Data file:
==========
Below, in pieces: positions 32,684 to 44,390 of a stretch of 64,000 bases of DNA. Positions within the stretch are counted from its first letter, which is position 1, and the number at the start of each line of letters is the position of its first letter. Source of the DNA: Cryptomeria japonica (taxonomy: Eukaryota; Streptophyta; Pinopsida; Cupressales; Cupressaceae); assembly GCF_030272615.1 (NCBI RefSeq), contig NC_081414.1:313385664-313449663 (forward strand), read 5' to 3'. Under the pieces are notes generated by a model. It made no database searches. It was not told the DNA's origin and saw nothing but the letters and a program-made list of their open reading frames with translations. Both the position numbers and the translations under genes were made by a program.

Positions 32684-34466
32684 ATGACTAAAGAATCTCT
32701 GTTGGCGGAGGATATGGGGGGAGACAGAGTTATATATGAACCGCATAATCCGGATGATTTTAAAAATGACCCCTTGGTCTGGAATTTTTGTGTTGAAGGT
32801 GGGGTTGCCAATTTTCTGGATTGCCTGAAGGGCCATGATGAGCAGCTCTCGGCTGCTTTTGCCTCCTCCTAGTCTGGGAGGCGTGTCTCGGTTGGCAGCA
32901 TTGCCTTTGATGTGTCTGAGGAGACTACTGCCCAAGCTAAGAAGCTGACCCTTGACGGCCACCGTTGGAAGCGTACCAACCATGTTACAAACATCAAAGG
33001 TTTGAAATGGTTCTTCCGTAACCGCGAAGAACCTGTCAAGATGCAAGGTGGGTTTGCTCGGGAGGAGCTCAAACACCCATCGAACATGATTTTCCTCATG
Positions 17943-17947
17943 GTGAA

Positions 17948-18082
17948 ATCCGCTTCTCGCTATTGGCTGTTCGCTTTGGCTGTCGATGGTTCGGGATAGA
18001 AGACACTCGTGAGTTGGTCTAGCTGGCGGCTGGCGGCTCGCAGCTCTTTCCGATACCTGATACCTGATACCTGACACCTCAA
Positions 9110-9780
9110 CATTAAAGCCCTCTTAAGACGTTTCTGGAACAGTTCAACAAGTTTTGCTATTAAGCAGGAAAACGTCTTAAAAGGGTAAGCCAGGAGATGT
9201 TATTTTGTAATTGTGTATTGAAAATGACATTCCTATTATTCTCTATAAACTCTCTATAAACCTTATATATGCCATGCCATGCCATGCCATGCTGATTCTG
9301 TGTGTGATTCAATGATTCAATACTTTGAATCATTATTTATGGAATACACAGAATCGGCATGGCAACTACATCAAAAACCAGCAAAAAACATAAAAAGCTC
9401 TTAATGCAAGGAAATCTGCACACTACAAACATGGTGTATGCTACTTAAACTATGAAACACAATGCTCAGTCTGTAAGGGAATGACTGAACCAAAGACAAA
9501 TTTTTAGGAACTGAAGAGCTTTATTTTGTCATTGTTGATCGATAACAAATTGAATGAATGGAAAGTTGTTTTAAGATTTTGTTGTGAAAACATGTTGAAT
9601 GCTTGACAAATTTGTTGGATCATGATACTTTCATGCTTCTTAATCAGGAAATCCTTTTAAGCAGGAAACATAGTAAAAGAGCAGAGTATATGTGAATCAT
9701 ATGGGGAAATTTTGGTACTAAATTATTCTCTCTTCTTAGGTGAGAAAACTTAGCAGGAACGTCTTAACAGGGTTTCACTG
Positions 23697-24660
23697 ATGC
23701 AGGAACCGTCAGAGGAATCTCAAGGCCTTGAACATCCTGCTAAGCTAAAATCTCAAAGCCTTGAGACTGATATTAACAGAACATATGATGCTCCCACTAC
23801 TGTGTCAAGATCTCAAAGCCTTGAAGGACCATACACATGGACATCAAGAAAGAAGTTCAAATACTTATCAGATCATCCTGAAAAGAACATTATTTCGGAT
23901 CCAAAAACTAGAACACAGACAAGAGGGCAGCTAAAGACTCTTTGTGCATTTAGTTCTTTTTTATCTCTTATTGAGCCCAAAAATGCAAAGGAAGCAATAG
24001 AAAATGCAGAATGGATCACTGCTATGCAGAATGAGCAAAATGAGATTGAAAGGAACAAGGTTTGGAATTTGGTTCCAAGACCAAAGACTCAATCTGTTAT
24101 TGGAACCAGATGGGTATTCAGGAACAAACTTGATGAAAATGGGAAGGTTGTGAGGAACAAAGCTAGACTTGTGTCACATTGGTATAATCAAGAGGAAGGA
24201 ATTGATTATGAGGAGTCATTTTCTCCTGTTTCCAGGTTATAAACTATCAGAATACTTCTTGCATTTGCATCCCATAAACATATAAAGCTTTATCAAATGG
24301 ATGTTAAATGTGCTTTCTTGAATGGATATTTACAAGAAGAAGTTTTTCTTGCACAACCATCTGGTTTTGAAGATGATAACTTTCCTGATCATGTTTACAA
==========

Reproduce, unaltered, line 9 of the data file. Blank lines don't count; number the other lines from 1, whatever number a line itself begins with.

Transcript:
17943 GTGAA